Unprecedented wildfires in the U.S. and extreme weather events around the world drive home the urgency of protecting our climate. Around the world, courts are beginning to protect the climate, so we are pleased to share work with partners who are strengthening and enforcing laws to protect the climate.
Last week, ELAW partners at Greenwatch co-hosted a two-day workshop with the Judicial Training Institute of Uganda to help judges and legal professionals get up to speed on climate litigation and how it can promote climate justice and hold governments accountable for the effects of climate change.
“The training was timely and relevant since climate change and climate justice is not a familiar concept for many Ugandans, including judicial officers whose role is pivotal in administering justice,” says Samantha Atukunda K. Mwesigwa, Greenwatch Director and Legal Counsel.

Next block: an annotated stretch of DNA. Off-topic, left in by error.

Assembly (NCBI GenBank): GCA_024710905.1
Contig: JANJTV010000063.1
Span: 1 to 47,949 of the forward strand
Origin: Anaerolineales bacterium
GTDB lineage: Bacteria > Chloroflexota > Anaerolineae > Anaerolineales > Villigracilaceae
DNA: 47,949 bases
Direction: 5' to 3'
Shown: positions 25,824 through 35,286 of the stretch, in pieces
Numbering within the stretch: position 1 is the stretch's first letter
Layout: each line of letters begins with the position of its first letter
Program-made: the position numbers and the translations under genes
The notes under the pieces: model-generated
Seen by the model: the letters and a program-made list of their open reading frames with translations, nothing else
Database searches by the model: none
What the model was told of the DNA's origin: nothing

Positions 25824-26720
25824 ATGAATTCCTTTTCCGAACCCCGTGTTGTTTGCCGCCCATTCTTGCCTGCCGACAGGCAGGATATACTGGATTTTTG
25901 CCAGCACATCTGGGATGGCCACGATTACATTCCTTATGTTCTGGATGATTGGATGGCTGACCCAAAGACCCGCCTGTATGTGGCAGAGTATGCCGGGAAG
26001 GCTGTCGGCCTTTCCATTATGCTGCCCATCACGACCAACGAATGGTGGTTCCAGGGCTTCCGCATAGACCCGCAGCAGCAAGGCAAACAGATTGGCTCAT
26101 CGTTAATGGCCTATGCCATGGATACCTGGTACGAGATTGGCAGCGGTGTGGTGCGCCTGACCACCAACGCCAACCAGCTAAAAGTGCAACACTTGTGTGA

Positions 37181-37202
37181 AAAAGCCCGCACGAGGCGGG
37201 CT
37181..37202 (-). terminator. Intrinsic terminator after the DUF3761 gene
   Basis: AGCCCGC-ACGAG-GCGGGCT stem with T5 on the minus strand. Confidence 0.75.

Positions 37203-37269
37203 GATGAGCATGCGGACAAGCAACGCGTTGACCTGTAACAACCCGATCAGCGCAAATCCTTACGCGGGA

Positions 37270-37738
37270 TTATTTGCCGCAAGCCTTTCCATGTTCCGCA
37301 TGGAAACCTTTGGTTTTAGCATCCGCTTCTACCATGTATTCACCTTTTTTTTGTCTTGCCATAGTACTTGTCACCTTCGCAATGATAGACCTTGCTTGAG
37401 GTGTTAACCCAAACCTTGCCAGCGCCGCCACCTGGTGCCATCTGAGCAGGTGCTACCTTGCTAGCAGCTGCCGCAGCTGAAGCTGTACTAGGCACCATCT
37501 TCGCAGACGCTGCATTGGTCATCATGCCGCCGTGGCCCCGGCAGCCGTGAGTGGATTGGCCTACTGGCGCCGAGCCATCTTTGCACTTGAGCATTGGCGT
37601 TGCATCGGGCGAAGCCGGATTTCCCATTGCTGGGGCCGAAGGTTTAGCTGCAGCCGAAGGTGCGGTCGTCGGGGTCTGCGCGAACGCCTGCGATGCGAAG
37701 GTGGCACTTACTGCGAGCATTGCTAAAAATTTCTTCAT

Samantha says Uganda is suffering from the effects of climate damage, including prolonged droughts, floods, and landslides, and citizens are beginning to bring climate cases to the courts.
Chief Justice Hon. Justice Alphonse Owiny-Dollo officiated the training and urged participants to familiarize themselves with the developing jurisprudence in climate-related adjudication, including Uganda’s commitment under the Paris Agreement. Participants included judicial officers from the Magistrate Courts, High Court, Court of Appeal, and Supreme Court.
Greenwatch tapped ELAW’s network of lawyers from around the world to connect with experienced litigants from Africa, to train the judges and share their experience and expertise.
ELAW partners at the Foundation for Environment and Development (FEDEV) in Cameroon are planning a similar judicial training in October. FEDEV is collaborating with the Greenwatch team to bring lessons learned in Uganda to Cameroon.
For more information on protecting the climate through law, visit ELAW’s Climate Litigation Strategies.
& Fellows Program Coordinator